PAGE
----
First reported by Techcrunch, the alleged feature was spotted by a Stanford computer science student Andrew Aude who reportedly used an iOS app exploration developer tool called Cycript.
According to Aude, the peer-to-peer money transfer feature in the Facebook Messenger will reportedly allow users to send money with their debit cards much like Square's Cash app.
The report notes, "Messenger's payment option lets users can send money in a message similar to how they can send a photo. Users can add a debit card in Messenger, or use one they already have on file with Facebook. An in-app pin code also exists for added security around payments."
Aude further revealed that the alleged Messenger payments worked only with debit cards (and not credit cards or bank accounts), possibly due to the fact that money transfers from debit cards doesn't require approvals. "Based on my understanding of the debit interchange rates, each transaction will cost Facebook roughly $0.40 to $0.50 (Durbin swipe fee + ACH fee). The app didn't mention a fee to send, so it's probably free, at least initially. Over time they might add a $1 fee," speculates Aude. However, Facebook is yet to make any official announcements regarding any such feature.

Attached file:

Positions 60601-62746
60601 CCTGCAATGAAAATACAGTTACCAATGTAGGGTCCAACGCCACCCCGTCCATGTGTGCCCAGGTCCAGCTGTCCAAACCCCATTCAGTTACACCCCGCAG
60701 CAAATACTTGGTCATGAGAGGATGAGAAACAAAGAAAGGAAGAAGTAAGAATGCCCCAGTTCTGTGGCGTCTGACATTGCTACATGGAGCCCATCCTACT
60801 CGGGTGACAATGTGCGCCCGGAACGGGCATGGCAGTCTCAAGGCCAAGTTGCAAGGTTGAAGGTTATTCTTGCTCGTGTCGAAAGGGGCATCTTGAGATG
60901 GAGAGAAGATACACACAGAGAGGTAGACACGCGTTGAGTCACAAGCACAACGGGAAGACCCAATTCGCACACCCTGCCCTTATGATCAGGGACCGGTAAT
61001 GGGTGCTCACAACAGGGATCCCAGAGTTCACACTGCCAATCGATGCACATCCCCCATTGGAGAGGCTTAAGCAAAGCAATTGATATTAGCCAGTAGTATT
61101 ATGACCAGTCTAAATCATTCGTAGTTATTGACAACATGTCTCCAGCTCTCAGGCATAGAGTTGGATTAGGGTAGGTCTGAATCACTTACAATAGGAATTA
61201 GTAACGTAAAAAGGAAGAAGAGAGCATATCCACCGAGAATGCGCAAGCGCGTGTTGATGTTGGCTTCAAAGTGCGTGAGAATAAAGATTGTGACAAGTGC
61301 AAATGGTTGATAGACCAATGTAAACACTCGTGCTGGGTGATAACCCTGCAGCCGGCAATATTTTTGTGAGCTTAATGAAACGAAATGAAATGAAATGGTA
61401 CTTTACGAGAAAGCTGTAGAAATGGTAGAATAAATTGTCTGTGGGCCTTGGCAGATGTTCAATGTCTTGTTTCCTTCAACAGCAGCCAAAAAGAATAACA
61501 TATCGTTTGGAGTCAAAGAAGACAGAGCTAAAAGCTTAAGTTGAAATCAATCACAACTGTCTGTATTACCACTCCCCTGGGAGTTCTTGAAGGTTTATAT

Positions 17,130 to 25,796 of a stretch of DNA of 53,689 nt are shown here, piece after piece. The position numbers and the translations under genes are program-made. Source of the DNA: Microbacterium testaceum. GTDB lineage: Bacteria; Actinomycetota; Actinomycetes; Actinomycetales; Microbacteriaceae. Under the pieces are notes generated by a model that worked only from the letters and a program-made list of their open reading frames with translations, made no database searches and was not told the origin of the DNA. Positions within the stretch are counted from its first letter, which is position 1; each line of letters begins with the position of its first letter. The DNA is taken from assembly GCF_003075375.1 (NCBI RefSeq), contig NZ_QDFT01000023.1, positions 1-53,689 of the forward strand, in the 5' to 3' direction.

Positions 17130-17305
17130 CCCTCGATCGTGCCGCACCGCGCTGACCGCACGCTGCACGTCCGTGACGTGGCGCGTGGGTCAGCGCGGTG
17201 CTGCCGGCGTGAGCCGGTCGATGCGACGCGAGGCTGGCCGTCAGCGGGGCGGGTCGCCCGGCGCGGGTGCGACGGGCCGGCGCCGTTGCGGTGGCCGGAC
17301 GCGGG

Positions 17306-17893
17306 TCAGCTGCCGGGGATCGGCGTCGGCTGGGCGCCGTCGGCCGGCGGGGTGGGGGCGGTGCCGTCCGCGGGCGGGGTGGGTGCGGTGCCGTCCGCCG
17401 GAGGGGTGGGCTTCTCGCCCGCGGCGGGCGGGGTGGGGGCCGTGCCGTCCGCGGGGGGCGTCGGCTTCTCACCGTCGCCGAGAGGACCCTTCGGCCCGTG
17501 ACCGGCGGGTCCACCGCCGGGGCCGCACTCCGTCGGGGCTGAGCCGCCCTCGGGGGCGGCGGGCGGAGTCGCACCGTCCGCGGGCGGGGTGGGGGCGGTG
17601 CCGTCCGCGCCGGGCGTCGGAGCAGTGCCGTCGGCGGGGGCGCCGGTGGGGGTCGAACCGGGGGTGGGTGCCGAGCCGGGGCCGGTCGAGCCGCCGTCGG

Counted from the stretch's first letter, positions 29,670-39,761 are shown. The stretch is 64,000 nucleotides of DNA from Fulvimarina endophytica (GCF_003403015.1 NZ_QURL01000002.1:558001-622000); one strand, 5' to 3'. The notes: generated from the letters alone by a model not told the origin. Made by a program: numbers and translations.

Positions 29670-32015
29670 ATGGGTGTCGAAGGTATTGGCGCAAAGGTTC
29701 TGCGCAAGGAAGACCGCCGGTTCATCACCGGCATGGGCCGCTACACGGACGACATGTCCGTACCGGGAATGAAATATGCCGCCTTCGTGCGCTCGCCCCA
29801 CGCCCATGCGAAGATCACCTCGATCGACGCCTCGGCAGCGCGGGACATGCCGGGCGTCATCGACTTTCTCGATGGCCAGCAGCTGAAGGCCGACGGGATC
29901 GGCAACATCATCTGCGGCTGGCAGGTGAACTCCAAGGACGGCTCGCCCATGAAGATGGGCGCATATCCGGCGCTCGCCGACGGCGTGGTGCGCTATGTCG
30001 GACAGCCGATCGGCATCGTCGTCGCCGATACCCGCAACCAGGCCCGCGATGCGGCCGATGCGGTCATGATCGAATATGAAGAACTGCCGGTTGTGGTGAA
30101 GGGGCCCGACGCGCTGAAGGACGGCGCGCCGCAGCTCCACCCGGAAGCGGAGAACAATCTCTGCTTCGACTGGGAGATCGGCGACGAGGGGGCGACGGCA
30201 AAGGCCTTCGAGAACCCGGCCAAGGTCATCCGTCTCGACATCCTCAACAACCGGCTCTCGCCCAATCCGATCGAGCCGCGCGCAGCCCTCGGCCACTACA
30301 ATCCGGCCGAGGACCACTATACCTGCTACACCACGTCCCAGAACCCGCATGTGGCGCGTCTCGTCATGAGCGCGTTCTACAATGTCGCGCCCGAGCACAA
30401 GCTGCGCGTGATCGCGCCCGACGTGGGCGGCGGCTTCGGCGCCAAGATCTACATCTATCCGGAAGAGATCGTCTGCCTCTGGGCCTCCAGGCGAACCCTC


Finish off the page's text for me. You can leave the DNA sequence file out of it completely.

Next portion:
He also detailed the process, "The mechanism it uses is to debit one account, and then use some magical means to lookup the bank account number of the recipient and ACH [Automated Clearing House] deposit it, Identical to Square Cash."
In the codes Aude investigated, a note explained, "In the short term, we will only support single payment attachment. Multiple payment attachments will be supported in the future."
Reportedly PayPal as a payment option was not available in the Messenger, according to Aude. However, he claims that notes related to PayPal were included in the codes.
As of now, there is no word whether the money transfer feature using the Messenger app will include some charges for users. Techcrunch speculates that Facebook might offer "the functionality for free to drive usage of its standalone chat app."
It's worth mentioning that Facebook back in June hired top PayPal executive David Marcus as head of Messenger to boost the company's mobile messaging service. The company earlier this year split off its Facebook Messenger service as a standalone app.
Lately, Facebook has been testing new "buy" button on its website that would allow consumers purchase products that are advertised on the social platform.